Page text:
The Fresh Loaf

News & Information for Amateur Bakers and Artisan Bread Enthusiasts

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Michelle came to the Back Home Bakery from Vancouver, BC last month for one week of bread baking and pastry making.  Like most visiting interns who specialize in rustic breads, Michelle quickly added an introduction to laminated doughs to her repertoire.  She used her meticulous nature and detail oriented hand-skills to create picture perfect Apfelstrudels, Spinach Puffs and Cheese Danish too.  I think her favorite breads to shape were the Buckwheat Flax loaves we make into boules. 

Unfortunately, most of the pictures we took during the week were on her camera or tablet, so she is invited to add her own photos to this thread!

Thanks for the help Michelle, and I hope you and your husband continue to enjoy your baking skills at home.

-Mark
http://TheBackHomeBakery.com

 


Michelle pre-shaping the dough slabs on Day 1 of Puff-Pastry making.

 


Michelle demonstrating that moving quickly while working with sticky dough will make your life easier.

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mcs

This past week Randy came up from Missoula, MT to help us out at the bakery.  It was a very busy week as we had plenty of special orders plus the usual wholesale and farmers' market work to do.  Fortunately we had perfect weather for both farmers' markets and we had lots of happy customers at both of them.  On Saturday we had quite the customer demand as Sharon and I quickly filled the orders and Randy worked his butt off to keep the shelves filled with bread and the display cases stocked with pastries (sound familiar Thomas?).  If you haven't experienced it yet, it's a very gratfiying feeling to have worked your hardest for the week and to have dozens of very pleased customers waiting in line to enjoy the breads and pastries you've produced.
Thanks for the hard work, Randy, and I hope you show off some of the baking skills you've learned at home for your family.

-Mark
http://TheBackHomeBakery.com

PS If you missed Thomas' account of his most recent experience at the bakery, you can see it here.

 


Randy paying his dues the Back Home Bakery way

 


Me watching in wonder as Randy tackles 18 loaves worth of stretch and fold

 


Happy Randy as he boules up 27 pounds of dough after a stretch-and-fold

 

 

 

 

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mcs

 This past week (June 5-11) May visited the Back Home Bakery from the L.A. area for her internship.  During the week we had the usual work-load plus a bunch of extra palmiers and baguettes for a special order.  The area she felt she improved on the most was controlling the factors to get the desired dough temperatures in both loaf breads and laminated doughs.  Although I'd like to think that being in the bakery was her main highlight of the trip, seeing this as we were coming home from the Tuesday night farmers' market was probably at the top of the list. 
Thanks for the hard work May, and for spoiling Hoku rotten.

-Mark
http://TheBackHomeBakery.com


May working on the 20qt mixer while we start the rolls

 


shaping as I record times in the background

 

 

 

 

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mcs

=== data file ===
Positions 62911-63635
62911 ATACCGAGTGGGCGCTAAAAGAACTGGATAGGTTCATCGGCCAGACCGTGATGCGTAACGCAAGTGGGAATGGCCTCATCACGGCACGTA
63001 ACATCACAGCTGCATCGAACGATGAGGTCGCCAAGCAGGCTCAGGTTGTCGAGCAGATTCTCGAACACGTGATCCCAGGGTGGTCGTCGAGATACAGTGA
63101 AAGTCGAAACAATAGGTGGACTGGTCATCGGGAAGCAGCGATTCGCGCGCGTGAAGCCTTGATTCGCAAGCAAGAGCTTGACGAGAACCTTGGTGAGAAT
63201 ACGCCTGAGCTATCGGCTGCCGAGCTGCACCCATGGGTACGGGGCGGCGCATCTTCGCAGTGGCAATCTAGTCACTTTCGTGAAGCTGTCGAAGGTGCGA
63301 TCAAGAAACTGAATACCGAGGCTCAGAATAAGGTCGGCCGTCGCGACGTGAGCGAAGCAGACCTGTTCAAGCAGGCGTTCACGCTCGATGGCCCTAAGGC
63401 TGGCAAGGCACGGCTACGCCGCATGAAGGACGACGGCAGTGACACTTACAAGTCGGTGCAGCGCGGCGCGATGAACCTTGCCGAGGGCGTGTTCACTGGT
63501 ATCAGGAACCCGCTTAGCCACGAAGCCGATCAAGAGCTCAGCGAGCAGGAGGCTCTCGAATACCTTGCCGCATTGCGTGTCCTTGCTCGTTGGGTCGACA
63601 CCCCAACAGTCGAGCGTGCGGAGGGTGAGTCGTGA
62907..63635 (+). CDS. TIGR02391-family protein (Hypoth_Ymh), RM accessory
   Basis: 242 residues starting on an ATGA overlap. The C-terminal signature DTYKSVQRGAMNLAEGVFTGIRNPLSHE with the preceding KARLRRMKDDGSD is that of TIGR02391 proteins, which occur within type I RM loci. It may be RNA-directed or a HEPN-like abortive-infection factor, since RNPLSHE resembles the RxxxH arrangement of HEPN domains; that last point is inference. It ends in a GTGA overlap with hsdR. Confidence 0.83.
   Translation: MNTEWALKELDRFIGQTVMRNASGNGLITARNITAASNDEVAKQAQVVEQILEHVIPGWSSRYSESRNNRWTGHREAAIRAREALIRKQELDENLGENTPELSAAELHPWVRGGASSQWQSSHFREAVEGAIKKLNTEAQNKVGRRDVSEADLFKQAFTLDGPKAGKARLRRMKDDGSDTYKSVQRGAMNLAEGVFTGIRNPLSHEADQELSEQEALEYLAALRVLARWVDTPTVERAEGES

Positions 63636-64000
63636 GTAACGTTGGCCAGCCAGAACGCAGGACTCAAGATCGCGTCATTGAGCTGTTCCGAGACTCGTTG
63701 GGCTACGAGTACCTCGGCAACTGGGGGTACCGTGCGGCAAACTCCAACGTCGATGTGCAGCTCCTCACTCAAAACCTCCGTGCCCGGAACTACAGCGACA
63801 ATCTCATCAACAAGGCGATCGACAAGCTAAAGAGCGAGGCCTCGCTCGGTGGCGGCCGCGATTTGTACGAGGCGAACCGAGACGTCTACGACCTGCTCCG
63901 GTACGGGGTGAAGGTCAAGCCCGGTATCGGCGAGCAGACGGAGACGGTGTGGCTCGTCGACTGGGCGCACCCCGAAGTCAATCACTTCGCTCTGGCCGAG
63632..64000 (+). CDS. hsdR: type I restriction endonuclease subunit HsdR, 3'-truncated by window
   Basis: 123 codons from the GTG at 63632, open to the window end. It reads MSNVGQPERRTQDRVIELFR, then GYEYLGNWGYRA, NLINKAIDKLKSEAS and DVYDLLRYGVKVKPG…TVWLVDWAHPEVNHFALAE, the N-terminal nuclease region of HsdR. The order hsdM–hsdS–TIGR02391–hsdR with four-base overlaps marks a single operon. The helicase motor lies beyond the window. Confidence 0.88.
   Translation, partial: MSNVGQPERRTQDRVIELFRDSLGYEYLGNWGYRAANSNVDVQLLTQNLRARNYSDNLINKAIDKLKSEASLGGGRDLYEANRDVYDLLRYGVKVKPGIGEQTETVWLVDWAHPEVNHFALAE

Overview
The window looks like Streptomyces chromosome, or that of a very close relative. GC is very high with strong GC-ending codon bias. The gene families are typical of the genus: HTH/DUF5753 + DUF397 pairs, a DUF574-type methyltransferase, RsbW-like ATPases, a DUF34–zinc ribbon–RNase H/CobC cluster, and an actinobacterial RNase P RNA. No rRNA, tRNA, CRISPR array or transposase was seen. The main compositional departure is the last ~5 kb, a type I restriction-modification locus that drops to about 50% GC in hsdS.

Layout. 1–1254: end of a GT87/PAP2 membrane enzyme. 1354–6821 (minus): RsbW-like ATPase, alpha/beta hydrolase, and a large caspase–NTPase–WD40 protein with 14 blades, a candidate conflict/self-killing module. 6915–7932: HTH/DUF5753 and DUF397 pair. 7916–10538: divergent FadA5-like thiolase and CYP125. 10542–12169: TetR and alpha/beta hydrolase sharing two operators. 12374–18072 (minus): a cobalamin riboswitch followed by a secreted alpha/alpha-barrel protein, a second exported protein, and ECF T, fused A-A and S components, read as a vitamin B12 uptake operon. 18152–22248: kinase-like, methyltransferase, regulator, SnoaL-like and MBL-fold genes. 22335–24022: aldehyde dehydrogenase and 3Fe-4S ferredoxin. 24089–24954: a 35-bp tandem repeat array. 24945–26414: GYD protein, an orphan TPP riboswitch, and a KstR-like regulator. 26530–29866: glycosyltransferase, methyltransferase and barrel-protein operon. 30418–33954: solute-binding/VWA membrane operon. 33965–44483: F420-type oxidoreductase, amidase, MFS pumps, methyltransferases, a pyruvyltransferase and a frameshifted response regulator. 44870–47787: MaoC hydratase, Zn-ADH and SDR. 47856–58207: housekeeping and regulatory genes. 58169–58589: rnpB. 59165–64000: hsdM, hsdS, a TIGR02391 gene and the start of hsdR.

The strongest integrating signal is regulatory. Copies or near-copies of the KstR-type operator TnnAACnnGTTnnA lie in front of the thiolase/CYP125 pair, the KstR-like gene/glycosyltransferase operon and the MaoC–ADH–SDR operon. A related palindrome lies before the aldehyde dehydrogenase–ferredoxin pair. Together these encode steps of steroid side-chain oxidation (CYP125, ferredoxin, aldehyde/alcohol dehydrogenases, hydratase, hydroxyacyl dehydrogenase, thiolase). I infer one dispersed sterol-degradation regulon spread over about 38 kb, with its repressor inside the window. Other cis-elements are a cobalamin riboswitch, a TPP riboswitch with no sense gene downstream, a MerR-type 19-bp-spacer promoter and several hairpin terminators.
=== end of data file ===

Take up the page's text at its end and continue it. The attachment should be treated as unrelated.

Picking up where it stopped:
Last week Patrick loaded up his truck and drove up from San Antonio, Texas for the first internship slot of 2011.  We had a busy week preparing for Memorial Day, some wholesale accounts, and two farmers' markets.  Patrick had a bit of practice with all of the bakery equipment including using the sheeter to laminate 75 pounds of croissant dough on Thursday morning.  He elected to stay in the area for an extra week for some rainy sight-seeing in Glacier National Park and finished his stay by helping us and intern #2 (May) on an extra-busy Saturday morning.  More about that in my blog entry about her week. 
Thanks for the hard work during your internship week and for helping us on both farmers' market Saturdays.  I hope you enjoyed the stay and learned lots about the baking process.

-Mark
http://TheBackHomeBakery.com


Patrick showing the mixer who's boss and operating on a Mannele made with baguette dough

 

 


Both of us working on a batch of rolls on a Saturday morning

 

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mcs

Hey TFLers,
This is a short no-frills video re-visiting some of the parts of shaping that I feel are important.  In the beginning I demonstrate slowly using a damp dishcloth, then I use the same technique with a few different doughs.  Lastly, I use a slight modification on the technique to form a couple of boules.  Enjoy. 

-Mark

http://TheBackHomeBakery.com

 

 

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mcs

Hey there Freshloafers,
I thought I'd poke my head out of the dough and cloud of flour to update you on the bakery's progress.

A few weeks ago I noticed that we had our two year bakery anniversary.  I think it went like this:
Me:  "Last week was two years for the bakery."
Sharon:  "Really?  When?"
Me:  "I don't know, some time last week, I think."

It wasn't exactly a 'stop the mixers and break out the champagne' type of celebration, but it was pretty cool to think of the progress we've made in such a short time.  Rather than summarizing the last two years, I thought I'd let you know what's happened in the past 12 months or so.  (Here's the post I did on our opening day two years ago; This is the post I did on our first year strategy)

During the slow months last year (November through April), I continued the baking for my wholesale accounts while working to finish the construction on the upstairs of our house.  Sharon had been patiently looking at sheetrock screw heads for the past couple of years.

taping

the loft

I also put in a new floor downstairs, which I completed just hours before our first farmers' market in the spring.

bamboo floor

The other goal during the off-season was to take my first days-off with the wife in two years.  If you missed that post, here's the link to my entry about our trip to Vancouver Island.

As far as the Baking Business goes, I continued the first year plan while making a few adjustments like: